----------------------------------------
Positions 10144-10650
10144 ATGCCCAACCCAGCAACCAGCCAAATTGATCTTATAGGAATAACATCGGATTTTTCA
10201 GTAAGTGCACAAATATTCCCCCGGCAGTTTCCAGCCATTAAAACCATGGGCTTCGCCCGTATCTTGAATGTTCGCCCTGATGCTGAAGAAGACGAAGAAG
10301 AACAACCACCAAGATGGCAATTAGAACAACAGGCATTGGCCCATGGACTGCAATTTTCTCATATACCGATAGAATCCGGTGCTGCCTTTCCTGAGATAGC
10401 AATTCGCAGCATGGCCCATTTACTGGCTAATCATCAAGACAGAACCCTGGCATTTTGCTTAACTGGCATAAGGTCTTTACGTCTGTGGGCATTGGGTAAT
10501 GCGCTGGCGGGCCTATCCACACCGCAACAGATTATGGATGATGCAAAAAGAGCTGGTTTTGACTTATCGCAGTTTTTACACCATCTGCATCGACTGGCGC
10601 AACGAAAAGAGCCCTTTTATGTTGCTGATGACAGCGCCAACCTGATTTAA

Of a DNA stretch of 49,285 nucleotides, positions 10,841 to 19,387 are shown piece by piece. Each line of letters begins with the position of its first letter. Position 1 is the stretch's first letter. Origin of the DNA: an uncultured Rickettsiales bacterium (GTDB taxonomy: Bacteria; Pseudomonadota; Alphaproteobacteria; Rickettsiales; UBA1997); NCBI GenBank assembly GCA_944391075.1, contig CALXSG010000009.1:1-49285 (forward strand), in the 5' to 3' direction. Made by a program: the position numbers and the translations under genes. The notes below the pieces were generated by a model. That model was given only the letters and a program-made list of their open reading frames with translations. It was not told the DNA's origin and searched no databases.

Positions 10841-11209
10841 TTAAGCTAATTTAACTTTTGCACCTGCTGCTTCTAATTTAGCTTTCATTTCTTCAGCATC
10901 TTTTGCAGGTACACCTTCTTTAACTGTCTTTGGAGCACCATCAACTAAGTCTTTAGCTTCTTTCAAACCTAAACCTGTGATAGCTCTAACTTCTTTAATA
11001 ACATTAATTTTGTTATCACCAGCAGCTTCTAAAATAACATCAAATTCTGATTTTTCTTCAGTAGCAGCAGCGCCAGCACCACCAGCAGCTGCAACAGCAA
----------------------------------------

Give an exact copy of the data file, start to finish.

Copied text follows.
Positions 10144-10650
10144 ATGCCCAACCCAGCAACCAGCCAAATTGATCTTATAGGAATAACATCGGATTTTTCA
10201 GTAAGTGCACAAATATTCCCCCGGCAGTTTCCAGCCATTAAAACCATGGGCTTCGCCCGTATCTTGAATGTTCGCCCTGATGCTGAAGAAGACGAAGAAG
10301 AACAACCACCAAGATGGCAATTAGAACAACAGGCATTGGCCCATGGACTGCAATTTTCTCATATACCGATAGAATCCGGTGCTGCCTTTCCTGAGATAGC
10401 AATTCGCAGCATGGCCCATTTACTGGCTAATCATCAAGACAGAACCCTGGCATTTTGCTTAACTGGCATAAGGTCTTTACGTCTGTGGGCATTGGGTAAT
10501 GCGCTGGCGGGCCTATCCACACCGCAACAGATTATGGATGATGCAAAAAGAGCTGGTTTTGACTTATCGCAGTTTTTACACCATCTGCATCGACTGGCGC
10601 AACGAAAAGAGCCCTTTTATGTTGCTGATGACAGCGCCAACCTGATTTAA

Of a DNA stretch of 49,285 nucleotides, positions 10,841 to 19,387 are shown piece by piece. Each line of letters begins with the position of its first letter. Position 1 is the stretch's first letter. Origin of the DNA: an uncultured Rickettsiales bacterium (GTDB taxonomy: Bacteria; Pseudomonadota; Alphaproteobacteria; Rickettsiales; UBA1997); NCBI GenBank assembly GCA_944391075.1, contig CALXSG010000009.1:1-49285 (forward strand), in the 5' to 3' direction. Made by a program: the position numbers and the translations under genes. The notes below the pieces were generated by a model. That model was given only the letters and a program-made list of their open reading frames with translations. It was not told the DNA's origin and searched no databases.

Positions 10841-11209
10841 TTAAGCTAATTTAACTTTTGCACCTGCTGCTTCTAATTTAGCTTTCATTTCTTCAGCATC
10901 TTTTGCAGGTACACCTTCTTTAACTGTCTTTGGAGCACCATCAACTAAGTCTTTAGCTTCTTTCAAACCTAAACCTGTGATAGCTCTAACTTCTTTAATA
11001 ACATTAATTTTGTTATCACCAGCAGCTTCTAAAATAACATCAAATTCTGATTTTTCTTCAGTAGCAGCAGCGCCAGCACCACCAGCAGCTGCAACAGCAA